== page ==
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Hakone 2015, Japan

Posted: April 6th, 2015, 10:42 am
by Joji Matsuo
While it may not be accessible to most English-speaking magicians, The New Hakone Close-up Magic Festival celebrated its 32nd year over the Easter weekend.

This year's guests were Harrot Yu (Taiwan), Jared Kopf, Max Maven, and Eugene Burger.

This two-day convention is sponsored in whole by Tokyo's MagicLand, the "place to visit" for close-up enthusiasts and magicians of all genres of the art.

The convention starts with a dealer show by Japan's most creative dealers pitching their latest offerings. My good friend from 35 years ago, Kuniyasu Fujiwara, presented some of his latest paper craft magic, and had more of the ingenious gadgets on display at his table in the dealer's room, including the once rarely available "Fujiwara gimmick."

Next up was the _hitoneta_ contest, which translates loosely to the "one-trick" contest. The idea is to present a single pet effect. Many of us, myself included, presented full-blown routines thereby disqualifying ourselves from those who understand the rules. A ballot vote by the audience determines the winner The winner's prize is a chance to grab, with both hands and arms, all the Bicycle decks they can. This year's winner was a four-year lady magician who did an uncanny mind-reading effect with two matchbooks. Much to her surprise, she learned from the creator himself that it was developed by Tomo Yuki, that genius who is, IMHO, grossly under published in the English-speaking world.

Dinner was followed by a wonderful gala show featuring Taiwan's Harrot Yu's artistic and deft FISM act (which he claims he will continue to improve??? Huh? What's to improve, it's already perfect.); Korea's Casa's sleight-of-hand card magic, and Max Maven's most profound revelation that was astounding yet of the highly mysterious and head-scratching caliber which many of us in Japan have come to expect. This was followed by Jared Kopf's hard-core sleight-of-hand magic, whom I had the most fortunate opportunity of interpreting for, and finally Eugene Burger's incredible act of mystery and mischievous mayhem--which for those of you considering performing for a Japanese audience should know--translates quite well into Japanese (by Atsushi Takizawa).

Jared was little known by most convention goers that I spoke with, but having the pleasure of interpreting for him, I can tell you that the audience loved him.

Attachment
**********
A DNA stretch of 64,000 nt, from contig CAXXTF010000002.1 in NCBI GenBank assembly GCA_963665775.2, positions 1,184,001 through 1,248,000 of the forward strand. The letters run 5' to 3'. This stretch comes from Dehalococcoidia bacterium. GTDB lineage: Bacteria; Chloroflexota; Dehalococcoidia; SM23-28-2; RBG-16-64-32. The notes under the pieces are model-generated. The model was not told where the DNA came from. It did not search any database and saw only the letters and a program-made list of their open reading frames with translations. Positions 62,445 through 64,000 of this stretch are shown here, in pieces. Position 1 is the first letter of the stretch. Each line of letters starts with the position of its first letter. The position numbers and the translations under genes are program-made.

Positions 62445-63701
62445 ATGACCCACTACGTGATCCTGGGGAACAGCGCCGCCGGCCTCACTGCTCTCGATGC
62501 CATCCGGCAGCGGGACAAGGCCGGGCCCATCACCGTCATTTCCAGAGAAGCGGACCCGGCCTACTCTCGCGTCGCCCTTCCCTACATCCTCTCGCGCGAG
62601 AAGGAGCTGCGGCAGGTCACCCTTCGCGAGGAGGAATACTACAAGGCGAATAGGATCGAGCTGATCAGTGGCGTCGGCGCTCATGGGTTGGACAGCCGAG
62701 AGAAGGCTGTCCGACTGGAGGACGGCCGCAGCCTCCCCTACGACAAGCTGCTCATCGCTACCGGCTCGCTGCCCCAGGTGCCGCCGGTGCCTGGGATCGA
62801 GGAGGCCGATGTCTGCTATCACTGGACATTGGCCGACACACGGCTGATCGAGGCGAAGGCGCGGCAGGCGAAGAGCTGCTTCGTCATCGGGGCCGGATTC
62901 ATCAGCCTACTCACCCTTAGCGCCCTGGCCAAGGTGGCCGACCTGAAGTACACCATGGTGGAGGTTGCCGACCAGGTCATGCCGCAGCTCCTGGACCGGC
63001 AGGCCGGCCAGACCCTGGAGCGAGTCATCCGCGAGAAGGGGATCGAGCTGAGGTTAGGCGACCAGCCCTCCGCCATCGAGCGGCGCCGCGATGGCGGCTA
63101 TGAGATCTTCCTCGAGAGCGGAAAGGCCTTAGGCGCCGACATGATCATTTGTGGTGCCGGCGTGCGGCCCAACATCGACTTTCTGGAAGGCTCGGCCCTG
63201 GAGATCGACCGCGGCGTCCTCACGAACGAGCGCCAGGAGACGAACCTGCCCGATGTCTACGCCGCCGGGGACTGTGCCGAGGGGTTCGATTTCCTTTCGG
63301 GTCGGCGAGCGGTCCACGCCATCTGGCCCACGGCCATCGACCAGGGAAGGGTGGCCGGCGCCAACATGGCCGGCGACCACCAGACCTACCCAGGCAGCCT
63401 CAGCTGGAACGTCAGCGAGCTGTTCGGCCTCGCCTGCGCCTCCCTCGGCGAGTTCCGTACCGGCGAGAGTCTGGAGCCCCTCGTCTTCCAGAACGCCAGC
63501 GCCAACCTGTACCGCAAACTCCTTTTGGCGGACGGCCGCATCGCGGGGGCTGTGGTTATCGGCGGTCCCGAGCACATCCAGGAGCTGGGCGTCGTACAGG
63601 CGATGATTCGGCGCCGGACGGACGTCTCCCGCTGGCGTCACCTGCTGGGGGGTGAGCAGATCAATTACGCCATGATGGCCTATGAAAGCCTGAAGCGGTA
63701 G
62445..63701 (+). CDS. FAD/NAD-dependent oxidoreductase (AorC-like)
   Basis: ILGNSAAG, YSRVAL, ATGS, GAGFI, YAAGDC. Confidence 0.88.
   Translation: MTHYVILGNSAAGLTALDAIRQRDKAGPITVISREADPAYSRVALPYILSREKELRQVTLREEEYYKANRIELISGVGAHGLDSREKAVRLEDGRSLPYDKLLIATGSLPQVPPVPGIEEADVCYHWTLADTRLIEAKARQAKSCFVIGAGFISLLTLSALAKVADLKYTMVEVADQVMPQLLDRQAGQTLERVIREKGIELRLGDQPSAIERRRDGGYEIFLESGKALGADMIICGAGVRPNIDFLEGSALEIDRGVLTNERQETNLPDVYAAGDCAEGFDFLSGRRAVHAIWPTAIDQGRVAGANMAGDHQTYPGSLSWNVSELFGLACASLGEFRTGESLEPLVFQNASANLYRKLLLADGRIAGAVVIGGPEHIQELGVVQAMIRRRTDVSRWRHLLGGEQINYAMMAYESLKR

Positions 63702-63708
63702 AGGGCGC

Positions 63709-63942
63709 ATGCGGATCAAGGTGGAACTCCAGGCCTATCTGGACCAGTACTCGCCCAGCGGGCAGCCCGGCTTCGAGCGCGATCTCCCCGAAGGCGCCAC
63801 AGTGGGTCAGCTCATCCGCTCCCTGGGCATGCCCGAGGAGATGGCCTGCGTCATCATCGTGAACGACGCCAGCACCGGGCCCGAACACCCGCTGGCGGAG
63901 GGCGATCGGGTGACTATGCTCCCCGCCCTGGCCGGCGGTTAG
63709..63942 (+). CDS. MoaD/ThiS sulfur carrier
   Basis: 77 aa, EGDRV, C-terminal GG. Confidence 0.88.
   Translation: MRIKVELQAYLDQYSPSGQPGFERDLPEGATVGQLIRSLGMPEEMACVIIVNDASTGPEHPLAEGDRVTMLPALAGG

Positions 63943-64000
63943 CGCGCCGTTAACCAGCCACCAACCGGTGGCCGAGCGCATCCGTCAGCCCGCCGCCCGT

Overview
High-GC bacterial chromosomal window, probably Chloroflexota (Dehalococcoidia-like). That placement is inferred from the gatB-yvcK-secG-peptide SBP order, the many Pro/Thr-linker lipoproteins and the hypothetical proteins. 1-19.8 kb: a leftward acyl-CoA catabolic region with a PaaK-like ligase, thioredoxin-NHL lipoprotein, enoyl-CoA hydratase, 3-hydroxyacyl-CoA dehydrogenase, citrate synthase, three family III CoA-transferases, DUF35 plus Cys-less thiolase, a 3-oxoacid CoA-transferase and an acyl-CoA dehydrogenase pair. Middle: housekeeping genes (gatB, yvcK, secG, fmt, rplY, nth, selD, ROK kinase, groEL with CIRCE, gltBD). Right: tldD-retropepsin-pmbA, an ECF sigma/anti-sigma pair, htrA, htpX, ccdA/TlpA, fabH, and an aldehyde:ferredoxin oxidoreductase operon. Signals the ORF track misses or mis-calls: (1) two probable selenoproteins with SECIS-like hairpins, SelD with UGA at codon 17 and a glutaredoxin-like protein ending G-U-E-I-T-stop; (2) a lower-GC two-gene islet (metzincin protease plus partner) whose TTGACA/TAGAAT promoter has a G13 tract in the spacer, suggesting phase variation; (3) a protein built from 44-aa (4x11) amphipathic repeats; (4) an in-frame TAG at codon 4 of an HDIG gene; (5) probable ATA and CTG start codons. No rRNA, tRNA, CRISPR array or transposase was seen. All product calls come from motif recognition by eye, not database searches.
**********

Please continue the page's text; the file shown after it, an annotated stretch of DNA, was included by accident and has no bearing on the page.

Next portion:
Japanese magicians really go for hardcore sleights, especially when done flawlessly.
His 3-hour lecture afterwards was incredibly entertaining and enlightening. Many earnest students wanted to get a closer look at his double-deal and Oink shuffle--although much to their dismay, realized that proximity and even a performer's view gains you nothing when the slight is executed so flawlessly.

By the end of what has traditionally become known as the "night lecture,", many of us gathered for a bowl of ramen that normally wouldn't be available at 12:30 AM. While waiting for our simmering bowl of Chinese noodles fashioned Japanese style, magic was being discussed or performed at all of the tables located in the modest makeshift dining room. This, and the private gatherings in our respective hotel rooms is what many of the Hakone convention goers look forward to.

Day 2 was filled with even more magic. The festivities started at 9:45 with the announcement of this year's _hitoneta_ contest winner, Noguchi san. This was followed by a "morning lecture" and performance by the master Dr. Sawa. *Dr. Sawa has asked me to interpret for him during an upcoming (and morbid as it may sound, what he describes as his last tour of the US) lecture tour to the US. I definitely won't pass up the honor.

After Dr. Sawa performed and generously explained his latest rope magic, which is full of wonderful plots that get away from the usual cut and restored effects (he does that, too, but based on his response during a Q&A session, he tends to favor linking, knot productions, stretching, and joining effects). Unfortunately, Dr. Sawa's presentation does not translate well into English, but by the time he visits the US, I am determined to do justice to this master's humor and wit, if not his incredible touch on rope handling. Less is more here, and perhaps the few English words that Dr. Sawa utters during his show will elegantly convey his charm better than any interpreter will ever be able to do. If it hasn't been mentioned before, it's worth mentioning that Dr. Sawa is a most humble person who credits legendary figures such as Tenkai, Dai Vernon, Shigeo Takagi, and Charlie Miller, but he will almost never take credit for his own contributions that make him the living legend that he is. If any of you have taken the time to read this post by a nobody thus far, please also afford your time also to attend Dr. Sawa's lecture should it become reality some time this year.